Micro Inverters Battle DC-DC Converters for Supremacy in PV Systems

February 03, 2010 by Jeff Shepard

The battle has begun and makers of micro inverters are waging a war against makers of distributed dc-dc converters for control of the power conversion market for photovoltaic (PV) systems. The emergence of disruptive power architectures including micro inverters and dc-dc converters will be one of the most important trends in the PV market in the near-term. The stakes are high, literally hundreds of millions, or even billions, of dollars.

Improvements in energy efficiency and greater electricity production from a given PV array will be ensured by either architecture. But will economics favor micro inverters or dc-dc converters? That is the big question, and the current war is being waged on the battlefield of economics. The 75-page first edition of "Disruptive Technologies Affecting the PV Industry, Micro Inverters and DC-DC Solutions: Economic Factors, Application Drivers, Architecture/Packaging Trends, Technology and Regulatory Developments" is the only report to detail the front lines of this battle for supremacy.

The shortcomings inherent in the central inverter architecture are expected to provide a host of opportunities for several new technologies. In fact, there are a growing number of companies developing products and technology specifically designed to generate more power from the PV panels already on the market. A distributed converter architecture using either of two specific disruptive technologies, micro inverters or dc-dc solutions, is expected to present a significant challenge to the conventional central inverter architecture over the coming years.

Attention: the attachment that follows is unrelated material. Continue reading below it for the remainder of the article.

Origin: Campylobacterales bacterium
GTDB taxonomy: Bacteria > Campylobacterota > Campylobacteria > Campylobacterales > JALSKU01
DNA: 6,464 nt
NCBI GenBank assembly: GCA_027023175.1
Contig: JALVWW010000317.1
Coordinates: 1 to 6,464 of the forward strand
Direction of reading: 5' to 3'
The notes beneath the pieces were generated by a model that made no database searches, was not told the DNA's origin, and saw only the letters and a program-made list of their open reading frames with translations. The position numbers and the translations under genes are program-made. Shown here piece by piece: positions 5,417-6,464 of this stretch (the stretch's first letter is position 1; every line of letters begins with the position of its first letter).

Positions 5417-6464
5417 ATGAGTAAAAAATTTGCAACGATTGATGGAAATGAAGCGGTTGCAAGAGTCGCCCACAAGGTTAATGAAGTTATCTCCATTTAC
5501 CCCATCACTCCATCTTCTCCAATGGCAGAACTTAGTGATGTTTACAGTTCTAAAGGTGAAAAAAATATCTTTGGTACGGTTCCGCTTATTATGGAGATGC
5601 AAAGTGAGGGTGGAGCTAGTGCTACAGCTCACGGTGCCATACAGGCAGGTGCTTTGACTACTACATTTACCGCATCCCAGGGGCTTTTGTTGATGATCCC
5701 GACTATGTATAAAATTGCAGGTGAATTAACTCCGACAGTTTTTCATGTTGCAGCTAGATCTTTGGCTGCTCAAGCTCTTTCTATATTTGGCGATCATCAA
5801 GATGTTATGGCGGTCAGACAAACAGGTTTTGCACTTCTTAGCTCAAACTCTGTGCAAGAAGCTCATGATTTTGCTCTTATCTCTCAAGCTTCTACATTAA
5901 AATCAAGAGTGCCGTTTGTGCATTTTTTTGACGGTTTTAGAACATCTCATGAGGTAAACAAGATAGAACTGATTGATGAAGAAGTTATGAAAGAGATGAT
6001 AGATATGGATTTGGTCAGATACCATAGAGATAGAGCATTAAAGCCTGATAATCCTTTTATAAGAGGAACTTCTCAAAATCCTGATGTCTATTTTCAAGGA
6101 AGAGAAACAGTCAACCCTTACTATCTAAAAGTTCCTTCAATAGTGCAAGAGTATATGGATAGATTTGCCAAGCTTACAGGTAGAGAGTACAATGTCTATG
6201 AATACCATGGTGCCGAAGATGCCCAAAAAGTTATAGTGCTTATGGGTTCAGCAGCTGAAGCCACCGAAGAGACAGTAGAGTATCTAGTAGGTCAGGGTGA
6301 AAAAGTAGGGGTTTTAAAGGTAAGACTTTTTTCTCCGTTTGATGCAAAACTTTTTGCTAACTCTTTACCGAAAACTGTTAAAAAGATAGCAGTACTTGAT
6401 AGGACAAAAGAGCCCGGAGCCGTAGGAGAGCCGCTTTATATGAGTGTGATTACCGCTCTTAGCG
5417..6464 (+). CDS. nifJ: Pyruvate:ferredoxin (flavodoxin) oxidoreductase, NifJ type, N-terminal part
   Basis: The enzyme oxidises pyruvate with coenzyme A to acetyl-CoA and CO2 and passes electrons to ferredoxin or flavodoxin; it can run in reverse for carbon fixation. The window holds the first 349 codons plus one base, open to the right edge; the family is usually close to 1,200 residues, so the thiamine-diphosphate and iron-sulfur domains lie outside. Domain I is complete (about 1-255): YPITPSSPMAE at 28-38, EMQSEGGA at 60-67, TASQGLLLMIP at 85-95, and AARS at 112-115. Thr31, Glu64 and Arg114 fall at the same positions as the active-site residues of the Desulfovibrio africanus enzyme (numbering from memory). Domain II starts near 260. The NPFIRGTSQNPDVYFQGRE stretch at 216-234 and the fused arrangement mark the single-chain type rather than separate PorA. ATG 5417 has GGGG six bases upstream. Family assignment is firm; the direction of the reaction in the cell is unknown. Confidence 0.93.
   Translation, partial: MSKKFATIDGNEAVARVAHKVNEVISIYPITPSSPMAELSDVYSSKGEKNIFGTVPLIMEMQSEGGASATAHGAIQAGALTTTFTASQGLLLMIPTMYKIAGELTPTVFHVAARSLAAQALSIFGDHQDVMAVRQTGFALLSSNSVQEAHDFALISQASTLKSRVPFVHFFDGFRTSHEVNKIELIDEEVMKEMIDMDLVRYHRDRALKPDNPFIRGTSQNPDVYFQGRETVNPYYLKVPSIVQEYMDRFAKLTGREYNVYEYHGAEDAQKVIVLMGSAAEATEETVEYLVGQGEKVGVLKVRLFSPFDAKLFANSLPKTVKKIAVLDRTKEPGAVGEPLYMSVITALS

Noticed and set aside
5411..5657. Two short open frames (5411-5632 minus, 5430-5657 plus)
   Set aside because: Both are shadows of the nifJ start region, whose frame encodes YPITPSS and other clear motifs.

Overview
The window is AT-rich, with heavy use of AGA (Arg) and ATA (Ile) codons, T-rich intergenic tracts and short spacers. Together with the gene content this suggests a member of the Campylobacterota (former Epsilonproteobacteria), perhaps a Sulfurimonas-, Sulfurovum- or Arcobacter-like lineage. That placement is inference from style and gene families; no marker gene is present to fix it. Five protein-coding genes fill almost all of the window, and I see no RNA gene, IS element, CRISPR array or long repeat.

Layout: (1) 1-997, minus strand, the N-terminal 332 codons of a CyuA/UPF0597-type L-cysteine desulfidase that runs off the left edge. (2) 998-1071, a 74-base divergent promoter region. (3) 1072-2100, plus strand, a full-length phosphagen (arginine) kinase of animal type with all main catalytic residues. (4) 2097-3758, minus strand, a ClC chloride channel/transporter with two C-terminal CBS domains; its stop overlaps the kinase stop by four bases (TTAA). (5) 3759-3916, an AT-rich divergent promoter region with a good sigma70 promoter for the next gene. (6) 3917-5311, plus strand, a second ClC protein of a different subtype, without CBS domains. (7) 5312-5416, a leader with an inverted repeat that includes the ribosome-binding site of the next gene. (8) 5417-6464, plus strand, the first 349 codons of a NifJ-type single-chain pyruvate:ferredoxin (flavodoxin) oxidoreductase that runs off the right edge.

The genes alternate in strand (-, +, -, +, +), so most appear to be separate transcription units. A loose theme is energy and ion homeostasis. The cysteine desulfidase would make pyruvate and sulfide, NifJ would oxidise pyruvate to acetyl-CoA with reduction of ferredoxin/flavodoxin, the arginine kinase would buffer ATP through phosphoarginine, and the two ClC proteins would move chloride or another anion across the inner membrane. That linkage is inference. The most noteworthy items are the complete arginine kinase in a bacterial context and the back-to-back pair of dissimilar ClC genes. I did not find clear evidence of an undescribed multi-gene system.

A significant advantage both of these disruptive technologies have over traditional central inverter technology is the ability to perform maximum power point tracking (MPPT) at the panel level. Due to variations in shading, dirt, and aging of solar panels, individual panel voltages will differ, causing the output voltages of strings of panels to vary.

In addition to improvements in efficiency, the ability to reconfigure PV arrays without additional complex string calculations and improved operational flexibility, another opportunity for both micro inverter and dc-dc solutions is the further development and availability of communications systems for both commercial and residential PV systems. Manufacturers of disruptive technologies such as micro inverters and dc-dc solutions have picked up on this trend and are incorporating them into their respective systems.

The demand for technology to address the problem of PV shading is another area of opportunity for both micro inverters and dc-dc solutions. Due to the nature of solar array configuration, small amounts of shade (for example, shading of less than 10% of the surface area of a PV system) can lead to disproportionate power losses. Common causes of shade include structural objects such as trees, chimneys and dormers, and intermittent debris including falling leaves, bird droppings, dust and clouds passing overhead. These are unavoidable challenges that cannot be engineered out of an installation.

In an effort to promote the use of disruptive technologies such as micro inverters and dc-dc solutions, and avoid an outright battle in front of potential customers, a number of micro inverter and dc-dc solution manufacturers have adopted a strategy of partnerships and alliances within the industry. In fact, a number of solar suppliers and utilities have made either alliances or acquisitions of distributed electronics vendors in what is clearly a validation of the potential for both of these new disruptive technologies.

Details for "Disruptive Technologies Affecting the PV Industry, Micro Inverters and DC-DC Solutions" are here .